Florida is known for two main contributions to metal: fantastic old-school death metal and Savatage. Aside from Nasty Savage, it seems as though few thrash bands from the 80’s came out of Florida. 25 years later, however, the band Lacerate delivers thrashing goodness to the people in the Southeast United States. “Savage Devastation” is their first demo and sole release to this point. It is a competent effort with plenty of riffs alongside a couple of really cool covers.
Before getting to the songs, it’s worth pointing out the guitar tone. Some may call it weak because it isn’t punchy or in your face, but the better term for this guitar tone is buzzsaw. This sound brings back memories of Destruction and Razor, among others, and a thrash band couldn’t ask for any higher compliment. Unfortunately the album is pretty quiet, but if you crank it loud enough, these guitars move to the forefront of things. The riffs tend to be pretty standard thrash fanfare. There aren’t many that stick out, but there certainly aren’t any that suck. Lacerate is a band that understands the art of writing riffs, and it’s not hard to imagine them creating some truly deadly riffs with a bit more practice. Over top of the buzzing of the guitars comes the voice of James Brooks. His vocals epitomize thrash. They are a standard shout, which is entirely devoid of melody. This is some attempt at avoiding being completely monotone, and Brooks generally succeeds in this regard. The band could benefit from having slightly more character in the vocals, but Brooks’ style is actually so simplistic that it manages to differ from many other thrash bands out there.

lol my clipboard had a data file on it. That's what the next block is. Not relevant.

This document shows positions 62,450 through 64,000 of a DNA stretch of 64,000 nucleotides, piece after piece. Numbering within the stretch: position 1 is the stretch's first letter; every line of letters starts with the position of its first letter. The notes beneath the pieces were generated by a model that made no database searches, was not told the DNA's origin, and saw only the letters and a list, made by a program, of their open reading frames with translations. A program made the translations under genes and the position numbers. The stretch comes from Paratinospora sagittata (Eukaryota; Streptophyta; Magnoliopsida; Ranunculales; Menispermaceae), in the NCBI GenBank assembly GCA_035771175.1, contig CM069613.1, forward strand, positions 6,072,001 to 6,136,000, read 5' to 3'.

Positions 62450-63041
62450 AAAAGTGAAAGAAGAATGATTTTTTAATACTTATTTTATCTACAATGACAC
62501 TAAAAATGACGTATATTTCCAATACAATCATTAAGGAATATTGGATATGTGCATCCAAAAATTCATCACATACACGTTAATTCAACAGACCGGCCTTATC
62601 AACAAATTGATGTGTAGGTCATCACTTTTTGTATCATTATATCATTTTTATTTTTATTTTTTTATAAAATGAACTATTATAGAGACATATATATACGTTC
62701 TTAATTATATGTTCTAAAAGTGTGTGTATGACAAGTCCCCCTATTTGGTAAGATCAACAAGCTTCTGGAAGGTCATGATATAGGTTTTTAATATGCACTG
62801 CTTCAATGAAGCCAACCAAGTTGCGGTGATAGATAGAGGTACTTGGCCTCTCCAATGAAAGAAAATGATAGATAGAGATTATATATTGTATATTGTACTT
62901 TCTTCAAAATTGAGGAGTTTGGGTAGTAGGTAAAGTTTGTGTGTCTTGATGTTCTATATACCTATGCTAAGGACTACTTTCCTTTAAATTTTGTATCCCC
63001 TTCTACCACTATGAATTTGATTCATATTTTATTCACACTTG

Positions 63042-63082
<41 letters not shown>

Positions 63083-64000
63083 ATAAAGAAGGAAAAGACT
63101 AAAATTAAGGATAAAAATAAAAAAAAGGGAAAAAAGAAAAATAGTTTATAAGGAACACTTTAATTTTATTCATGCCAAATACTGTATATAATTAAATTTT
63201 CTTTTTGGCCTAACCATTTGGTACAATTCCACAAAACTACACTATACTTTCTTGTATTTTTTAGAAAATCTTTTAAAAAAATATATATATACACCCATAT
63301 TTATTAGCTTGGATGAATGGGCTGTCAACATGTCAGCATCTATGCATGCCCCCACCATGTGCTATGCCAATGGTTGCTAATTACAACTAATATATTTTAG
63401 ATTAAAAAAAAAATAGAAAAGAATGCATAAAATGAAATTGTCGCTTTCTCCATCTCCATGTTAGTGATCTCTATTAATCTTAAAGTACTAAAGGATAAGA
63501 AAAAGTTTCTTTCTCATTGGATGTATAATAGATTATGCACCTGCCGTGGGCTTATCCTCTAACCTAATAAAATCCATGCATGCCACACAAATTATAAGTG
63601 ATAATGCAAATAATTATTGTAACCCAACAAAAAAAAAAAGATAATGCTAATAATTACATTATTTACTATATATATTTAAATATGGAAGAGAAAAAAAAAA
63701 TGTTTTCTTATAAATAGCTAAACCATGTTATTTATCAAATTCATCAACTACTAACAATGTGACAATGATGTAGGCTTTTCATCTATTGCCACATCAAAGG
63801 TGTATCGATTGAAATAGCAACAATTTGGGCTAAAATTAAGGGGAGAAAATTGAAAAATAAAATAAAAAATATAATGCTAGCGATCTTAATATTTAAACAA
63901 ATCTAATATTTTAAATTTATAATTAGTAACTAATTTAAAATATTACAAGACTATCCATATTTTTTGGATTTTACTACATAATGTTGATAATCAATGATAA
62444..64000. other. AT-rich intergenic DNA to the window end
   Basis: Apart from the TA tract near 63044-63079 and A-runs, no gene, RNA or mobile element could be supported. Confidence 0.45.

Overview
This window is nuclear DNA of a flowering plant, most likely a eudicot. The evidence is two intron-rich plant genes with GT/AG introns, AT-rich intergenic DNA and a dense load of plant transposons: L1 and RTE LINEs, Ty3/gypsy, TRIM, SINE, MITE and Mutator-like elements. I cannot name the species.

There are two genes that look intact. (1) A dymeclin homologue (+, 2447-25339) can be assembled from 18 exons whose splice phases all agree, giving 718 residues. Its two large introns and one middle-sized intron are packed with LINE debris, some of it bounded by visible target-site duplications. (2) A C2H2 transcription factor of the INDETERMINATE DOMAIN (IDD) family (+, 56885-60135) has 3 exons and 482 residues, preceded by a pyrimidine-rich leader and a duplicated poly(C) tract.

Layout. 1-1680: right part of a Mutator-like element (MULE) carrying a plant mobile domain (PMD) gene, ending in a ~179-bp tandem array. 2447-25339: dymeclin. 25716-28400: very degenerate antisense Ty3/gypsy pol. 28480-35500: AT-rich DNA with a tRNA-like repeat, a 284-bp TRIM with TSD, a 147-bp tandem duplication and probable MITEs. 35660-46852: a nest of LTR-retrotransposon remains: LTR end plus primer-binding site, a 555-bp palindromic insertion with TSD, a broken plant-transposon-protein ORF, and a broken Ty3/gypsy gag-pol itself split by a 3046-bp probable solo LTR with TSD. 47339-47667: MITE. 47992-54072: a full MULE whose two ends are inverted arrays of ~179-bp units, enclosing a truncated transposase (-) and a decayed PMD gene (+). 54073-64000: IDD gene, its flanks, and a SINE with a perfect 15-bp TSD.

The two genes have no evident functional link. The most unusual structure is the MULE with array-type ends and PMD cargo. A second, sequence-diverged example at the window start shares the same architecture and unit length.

“Savage Devastation” consists of five original tracks aside from the two covers, and they tend to be relatively similar. There is the occasional slower moment, or rage-causing, mosh-inducing riff, but you can mostly predict what the demo sounds like before you hear it. The songs are not particularly memorable, but certain parts will stay with you after a couple of listens. The cover of Sodom’s “Outbreak of Evil” is particularly interesting because it manages to be considerably tighter than the original and puts an impressive spin on the track. This was definitely an excellent choice for a cover, and Lacerate does the song justice.
Lacerate is a band that shows a lot of promise. It may appear from this review that this demo is somewhat mediocre, but that’s just not the case. Unfortunately it is becoming increasingly more difficult to stand out in the metal world, particularly as a thrash band where the confines of the subgenre are so limited. With some more practice in songwriting, and a better production job, it’s easy to see how Lacerate could become a top thrash band in the near future. Since this is a demo release, I really can’t fault the band for anything, as they’ve put together a very respectable set of songs that leaves me awaiting their next output.
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All of it
3.8/5 or 76%.
Written by Scott